Study Says Payday Lenders More Prevalent In Areas Of High Christian Conservative Power

A law professor and associate professor of geography set out to create the most comprehensive map of U.S. payday lenders to date. What they found, to their surprise, was “a surprising relationship between populations of Christian conservatives and the proliferation of payday lenders.” And it’s not a side effect of a poor population that happens to be Christian, according to the authors: “Our research showed that the correlation between payday lenders and the political power of conservative Christians was stronger than the correlation between payday lenders and the proportion of a population living below the poverty line.”

Here are a couple of screen grabs from Google Earth—you can download and view the maps yourself if you want to explore them.


The authors speculate that this may be the sad after-effect of a political deal-with-the-devil a couple of decades ago—after all, Christianity has historically been against usury:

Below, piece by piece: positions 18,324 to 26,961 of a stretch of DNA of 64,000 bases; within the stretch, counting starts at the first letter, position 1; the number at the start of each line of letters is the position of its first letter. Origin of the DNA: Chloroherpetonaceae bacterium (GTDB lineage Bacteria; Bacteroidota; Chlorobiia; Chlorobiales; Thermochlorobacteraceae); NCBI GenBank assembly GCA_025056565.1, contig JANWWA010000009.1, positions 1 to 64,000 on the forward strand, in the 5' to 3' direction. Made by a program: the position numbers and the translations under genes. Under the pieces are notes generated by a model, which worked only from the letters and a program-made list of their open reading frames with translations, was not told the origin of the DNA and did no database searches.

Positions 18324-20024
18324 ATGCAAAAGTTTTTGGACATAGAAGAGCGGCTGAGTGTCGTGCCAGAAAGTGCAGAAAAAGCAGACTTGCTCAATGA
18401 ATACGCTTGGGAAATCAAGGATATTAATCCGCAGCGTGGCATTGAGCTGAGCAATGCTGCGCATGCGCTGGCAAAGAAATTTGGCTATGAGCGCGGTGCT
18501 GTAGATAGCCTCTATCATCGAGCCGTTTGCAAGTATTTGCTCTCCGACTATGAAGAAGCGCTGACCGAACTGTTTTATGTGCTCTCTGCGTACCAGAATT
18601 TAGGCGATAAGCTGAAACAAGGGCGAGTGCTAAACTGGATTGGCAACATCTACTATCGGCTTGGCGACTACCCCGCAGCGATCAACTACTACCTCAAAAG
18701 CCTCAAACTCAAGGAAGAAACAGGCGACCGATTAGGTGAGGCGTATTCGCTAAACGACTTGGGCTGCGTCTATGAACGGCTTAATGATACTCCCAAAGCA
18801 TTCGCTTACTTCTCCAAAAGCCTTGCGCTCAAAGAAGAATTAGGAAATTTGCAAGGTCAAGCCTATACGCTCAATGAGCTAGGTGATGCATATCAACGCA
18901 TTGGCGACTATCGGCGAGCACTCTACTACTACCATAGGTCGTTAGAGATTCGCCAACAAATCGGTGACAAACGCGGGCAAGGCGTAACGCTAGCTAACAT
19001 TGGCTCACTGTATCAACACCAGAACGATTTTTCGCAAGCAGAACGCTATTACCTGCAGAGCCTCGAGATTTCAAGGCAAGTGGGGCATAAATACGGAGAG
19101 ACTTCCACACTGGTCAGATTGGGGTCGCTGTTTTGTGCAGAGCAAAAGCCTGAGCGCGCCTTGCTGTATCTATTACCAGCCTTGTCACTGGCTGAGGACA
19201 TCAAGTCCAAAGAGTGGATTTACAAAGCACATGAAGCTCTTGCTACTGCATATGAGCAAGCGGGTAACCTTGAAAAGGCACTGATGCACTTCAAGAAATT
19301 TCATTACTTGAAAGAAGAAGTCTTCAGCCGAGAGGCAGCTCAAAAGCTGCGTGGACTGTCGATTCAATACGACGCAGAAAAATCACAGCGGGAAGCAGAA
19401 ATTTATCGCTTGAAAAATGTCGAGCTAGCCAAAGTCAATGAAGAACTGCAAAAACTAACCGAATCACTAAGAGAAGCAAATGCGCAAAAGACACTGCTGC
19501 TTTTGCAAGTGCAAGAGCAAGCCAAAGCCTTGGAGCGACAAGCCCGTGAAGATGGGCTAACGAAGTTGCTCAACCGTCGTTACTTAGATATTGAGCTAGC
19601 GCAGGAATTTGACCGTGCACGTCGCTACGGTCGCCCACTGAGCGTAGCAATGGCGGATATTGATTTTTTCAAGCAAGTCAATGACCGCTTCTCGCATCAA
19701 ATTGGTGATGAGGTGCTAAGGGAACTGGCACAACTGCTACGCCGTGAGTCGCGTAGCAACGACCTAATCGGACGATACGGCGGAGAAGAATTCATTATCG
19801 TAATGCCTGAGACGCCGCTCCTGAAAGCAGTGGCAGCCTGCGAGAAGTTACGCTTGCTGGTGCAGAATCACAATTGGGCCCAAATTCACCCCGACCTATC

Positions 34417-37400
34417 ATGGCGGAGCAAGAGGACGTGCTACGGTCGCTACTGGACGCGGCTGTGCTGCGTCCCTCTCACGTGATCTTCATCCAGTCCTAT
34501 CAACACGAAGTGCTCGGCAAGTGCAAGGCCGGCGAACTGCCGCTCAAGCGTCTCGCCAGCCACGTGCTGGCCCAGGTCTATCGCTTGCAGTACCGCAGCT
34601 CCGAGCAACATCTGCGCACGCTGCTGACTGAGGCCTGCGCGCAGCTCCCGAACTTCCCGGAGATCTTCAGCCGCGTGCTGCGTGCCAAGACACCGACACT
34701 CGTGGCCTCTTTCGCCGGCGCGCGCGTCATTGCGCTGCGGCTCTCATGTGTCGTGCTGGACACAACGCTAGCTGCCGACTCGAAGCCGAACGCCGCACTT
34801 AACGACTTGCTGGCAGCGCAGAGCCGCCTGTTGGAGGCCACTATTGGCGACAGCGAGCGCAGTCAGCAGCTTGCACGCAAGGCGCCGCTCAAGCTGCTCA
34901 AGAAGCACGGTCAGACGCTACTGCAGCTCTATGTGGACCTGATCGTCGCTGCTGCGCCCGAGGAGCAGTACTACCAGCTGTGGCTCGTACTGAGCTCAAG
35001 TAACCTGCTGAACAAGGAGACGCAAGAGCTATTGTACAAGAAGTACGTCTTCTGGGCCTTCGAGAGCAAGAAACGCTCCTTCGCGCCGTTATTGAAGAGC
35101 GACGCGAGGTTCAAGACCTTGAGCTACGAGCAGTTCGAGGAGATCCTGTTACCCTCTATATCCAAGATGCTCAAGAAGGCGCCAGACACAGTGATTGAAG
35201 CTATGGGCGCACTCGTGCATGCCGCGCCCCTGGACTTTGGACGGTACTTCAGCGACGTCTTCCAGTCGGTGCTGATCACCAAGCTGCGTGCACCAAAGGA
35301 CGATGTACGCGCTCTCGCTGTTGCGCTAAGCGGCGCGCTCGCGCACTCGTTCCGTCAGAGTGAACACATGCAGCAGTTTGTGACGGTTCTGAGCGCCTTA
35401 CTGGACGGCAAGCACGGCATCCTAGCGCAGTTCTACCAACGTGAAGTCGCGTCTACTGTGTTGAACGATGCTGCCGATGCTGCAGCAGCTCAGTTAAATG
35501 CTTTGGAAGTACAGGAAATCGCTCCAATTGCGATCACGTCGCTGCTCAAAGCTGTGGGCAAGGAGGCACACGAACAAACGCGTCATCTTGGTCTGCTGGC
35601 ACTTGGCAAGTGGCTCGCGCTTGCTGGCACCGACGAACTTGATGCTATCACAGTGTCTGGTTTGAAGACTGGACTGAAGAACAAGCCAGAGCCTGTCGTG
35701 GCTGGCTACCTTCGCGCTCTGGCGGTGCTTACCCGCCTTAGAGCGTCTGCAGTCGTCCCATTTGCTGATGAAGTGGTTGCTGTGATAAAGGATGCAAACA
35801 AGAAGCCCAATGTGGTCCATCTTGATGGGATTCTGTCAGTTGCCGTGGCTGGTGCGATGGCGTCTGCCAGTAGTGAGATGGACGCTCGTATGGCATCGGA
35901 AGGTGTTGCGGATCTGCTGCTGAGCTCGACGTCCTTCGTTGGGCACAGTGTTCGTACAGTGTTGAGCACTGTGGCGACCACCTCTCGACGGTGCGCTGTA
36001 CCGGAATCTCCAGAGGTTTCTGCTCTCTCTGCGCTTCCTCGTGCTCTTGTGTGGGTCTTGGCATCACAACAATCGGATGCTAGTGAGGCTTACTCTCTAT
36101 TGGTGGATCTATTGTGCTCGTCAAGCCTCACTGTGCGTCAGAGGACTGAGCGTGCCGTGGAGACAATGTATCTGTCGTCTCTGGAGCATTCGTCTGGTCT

Peterson, who also holds an appointment at the University of Florida, Fredric G. Levin College of Law, said he believes part of the explanation for their findings lies in politics. “When the Christian Right allied itself with conservative Wall Street business interests in the 1980s and early ’90s, consumer protection law was placed to the side as an inconvenient sticking point. The laws allowing an astonishing number of triple-digit-interest-rate lenders throughout most of the Christian South and Mormon West are a legacy of that political alliance.

(Thanks to Mike!)

“U of U Professor Coauthors Study Mapping Correlation Between Christian Right, Payday Lenders” [S.J. Quinney College of Law – University of Utah]

Interactive data maps [California State University Northridge]
“Usury Law and the Christian Right: Faith Based Political Power and the Geography of the American Payday Loan Regulation” [SSRN]